In-Game Advertising Will Soon Destroy Immersive Gameplay

In-Game Advertising Will Soon Destroy Immersive Gameplay


A recent article on IGN claimed that in-game advertising is set to boom in the near future, at least according to analysts. At first this may appear to be little more than a slight nuisance to gamers as it makes the scenes and environments of games seem less attractive, but looking a little deeper and taking into account the psychological effect of advertising reveals a much grimmer story.
Gamers play games to escape. When we get home from work / school, when we are feeling down, when we’re just plain sick with the real world, we look to escape from the real world by entering the fantasy realms of gaming. [br] [br]
In order to escape from reality into a game environment it is imperative that the game stay away from reminders of the real world. To make this point clearer, imagine this scenario: You have just ended a relationship and you are looking to forget, but everywhere you look you see people wearing the same T-shirt your EX wore. What would happen? You would constantly be reminded of your Ex and so be unable to escape your present reality. In other words, you wouldn’t be able to escape into the happier world you’re looking for. [br] [br]
How does this relate to gaming? [br] [br]
The simple fact of the matter is that every time you see a product you are reminded of the real-life memories you associate to that product. In other words; when you see a can of coke, you remember the last time you saw a can of coke, the last time you had a can of coke. For example… [br]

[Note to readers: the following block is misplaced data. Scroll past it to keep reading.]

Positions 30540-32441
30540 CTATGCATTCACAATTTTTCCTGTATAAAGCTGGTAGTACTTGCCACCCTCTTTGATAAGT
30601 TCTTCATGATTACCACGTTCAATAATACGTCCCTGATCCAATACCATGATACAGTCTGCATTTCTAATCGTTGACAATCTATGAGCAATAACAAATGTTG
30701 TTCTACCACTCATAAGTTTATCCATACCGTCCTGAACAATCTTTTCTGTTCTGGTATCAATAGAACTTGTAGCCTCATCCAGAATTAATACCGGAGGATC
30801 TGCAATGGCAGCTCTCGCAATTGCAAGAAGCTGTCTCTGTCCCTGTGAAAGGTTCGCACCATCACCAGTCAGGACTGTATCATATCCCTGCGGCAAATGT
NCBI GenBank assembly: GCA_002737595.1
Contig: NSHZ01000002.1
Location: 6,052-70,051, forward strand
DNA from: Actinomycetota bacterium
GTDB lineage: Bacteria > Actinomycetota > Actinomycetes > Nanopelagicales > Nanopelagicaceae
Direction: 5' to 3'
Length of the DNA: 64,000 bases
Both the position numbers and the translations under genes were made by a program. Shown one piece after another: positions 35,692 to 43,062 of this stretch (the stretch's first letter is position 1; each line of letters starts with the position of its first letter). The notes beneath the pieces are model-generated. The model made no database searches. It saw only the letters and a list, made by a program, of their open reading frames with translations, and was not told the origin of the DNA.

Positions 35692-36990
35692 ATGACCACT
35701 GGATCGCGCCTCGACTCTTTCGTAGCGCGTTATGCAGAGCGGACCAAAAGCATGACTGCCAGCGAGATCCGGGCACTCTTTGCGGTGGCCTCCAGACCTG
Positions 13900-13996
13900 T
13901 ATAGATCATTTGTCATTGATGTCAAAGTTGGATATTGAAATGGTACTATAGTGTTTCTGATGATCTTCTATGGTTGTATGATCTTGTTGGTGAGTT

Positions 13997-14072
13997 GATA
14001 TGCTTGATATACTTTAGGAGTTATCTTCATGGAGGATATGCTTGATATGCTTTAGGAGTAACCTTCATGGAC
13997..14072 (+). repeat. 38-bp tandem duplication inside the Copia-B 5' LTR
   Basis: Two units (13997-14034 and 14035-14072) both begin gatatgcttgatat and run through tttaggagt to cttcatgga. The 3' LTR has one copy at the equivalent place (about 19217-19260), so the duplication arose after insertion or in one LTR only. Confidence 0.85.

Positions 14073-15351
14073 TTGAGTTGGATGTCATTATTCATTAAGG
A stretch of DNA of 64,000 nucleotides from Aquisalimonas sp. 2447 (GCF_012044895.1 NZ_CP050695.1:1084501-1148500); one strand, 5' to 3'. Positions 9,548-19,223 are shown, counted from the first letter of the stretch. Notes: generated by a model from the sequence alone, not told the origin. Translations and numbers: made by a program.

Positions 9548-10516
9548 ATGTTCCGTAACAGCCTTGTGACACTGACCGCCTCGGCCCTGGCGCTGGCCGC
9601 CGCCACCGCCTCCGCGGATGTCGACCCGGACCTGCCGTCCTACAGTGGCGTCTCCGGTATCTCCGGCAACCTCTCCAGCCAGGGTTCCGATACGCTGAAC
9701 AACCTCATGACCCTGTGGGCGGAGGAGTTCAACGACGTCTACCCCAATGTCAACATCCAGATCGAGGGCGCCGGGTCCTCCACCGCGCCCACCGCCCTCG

Bet you thought of the last time you went to Starbucks (or the last time you walked past Starbucks, saw one on TV or wherever). Ultimately, you are reminded of the things you associate to Starbucks. Whenever you see an element of the real world you are reminded of real-life associations to that thing.Note that this is also why we like to sit close to the screen; by sitting closer we make the screen take up more of our vision, essentially removing real-life items from our view and hence allowing ourselves to escape further into the game.

Ultimately, the more reminders of the real world there are in games, the less immersive those gamers will be and the less of a sense of escape we shall feel from them. [br]


The case for in-game advertising that many are putting forth is that in-game advertising will work in games that take their theme and basis from real life (for example, racing games, sports games, and other games based in the real world). This simply is not true, however. Even when we play those games that take place in the real world we still look to escape. We play those games to enter into an idealistic real world, and the only way to enter into an idealistic real world is to remove all the negative sides of the present real world. Now, I don’t know about you, but the vast majority of advertising seems less than idealistic to me because we are constantly being bombarded to buy this that or the other. To put it another way: an idealistic world does not include aggressive advertising. So again, we cannot escape fully in games whilst advertisements continually vie for our attention.

Thankfully, these very psychological rules are also likely to prevent in-game advertising from getting too extreme. If we cannot escape into a game we will be less likely to pay money for the experience, meaning games developers will not profit in the long term, because the money they gain from in-game advertising they will lose from sales. [br]
In conclusion, it simply is not possible to put product placements in a game without deterring from the sense of escape we feel when playing.


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Paul Harrison

Paul M Harrison is an entertainment journalist, novelist, and blogger, and a specialist in the theory of storytelling. Paul Harrison can be contacted via his personal website or on Twitter or Facebook.

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